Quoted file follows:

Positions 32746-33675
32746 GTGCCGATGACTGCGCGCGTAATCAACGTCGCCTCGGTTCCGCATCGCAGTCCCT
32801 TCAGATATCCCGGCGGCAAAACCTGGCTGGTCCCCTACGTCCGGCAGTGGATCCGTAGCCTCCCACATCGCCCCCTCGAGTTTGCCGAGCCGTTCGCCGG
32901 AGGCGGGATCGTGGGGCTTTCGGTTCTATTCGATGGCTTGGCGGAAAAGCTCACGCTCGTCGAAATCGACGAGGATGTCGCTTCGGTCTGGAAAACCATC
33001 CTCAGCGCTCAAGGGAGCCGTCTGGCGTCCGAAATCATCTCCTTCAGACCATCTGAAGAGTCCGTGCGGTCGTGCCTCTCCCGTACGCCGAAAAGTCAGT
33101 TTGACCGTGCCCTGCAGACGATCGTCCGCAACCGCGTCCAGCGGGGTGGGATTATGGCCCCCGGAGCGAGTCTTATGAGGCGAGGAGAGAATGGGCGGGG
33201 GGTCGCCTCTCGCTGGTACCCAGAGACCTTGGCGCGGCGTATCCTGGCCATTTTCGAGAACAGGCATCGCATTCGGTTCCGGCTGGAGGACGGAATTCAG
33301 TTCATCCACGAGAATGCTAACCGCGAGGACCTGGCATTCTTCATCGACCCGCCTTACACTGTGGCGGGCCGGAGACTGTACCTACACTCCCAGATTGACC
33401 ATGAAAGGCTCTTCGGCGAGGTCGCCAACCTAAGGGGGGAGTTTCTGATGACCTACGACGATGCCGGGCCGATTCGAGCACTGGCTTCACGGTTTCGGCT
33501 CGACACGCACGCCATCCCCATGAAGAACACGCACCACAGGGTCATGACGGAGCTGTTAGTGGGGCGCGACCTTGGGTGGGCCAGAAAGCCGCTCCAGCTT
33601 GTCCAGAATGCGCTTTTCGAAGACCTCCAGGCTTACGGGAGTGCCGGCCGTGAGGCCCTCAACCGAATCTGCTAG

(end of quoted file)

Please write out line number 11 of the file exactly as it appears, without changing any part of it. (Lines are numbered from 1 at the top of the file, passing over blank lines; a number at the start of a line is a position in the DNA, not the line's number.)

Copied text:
33601 GTCCAGAATGCGCTTTTCGAAGACCTCCAGGCTTACGGGAGTGCCGGCCGTGAGGCCCTCAACCGAATCTGCTAG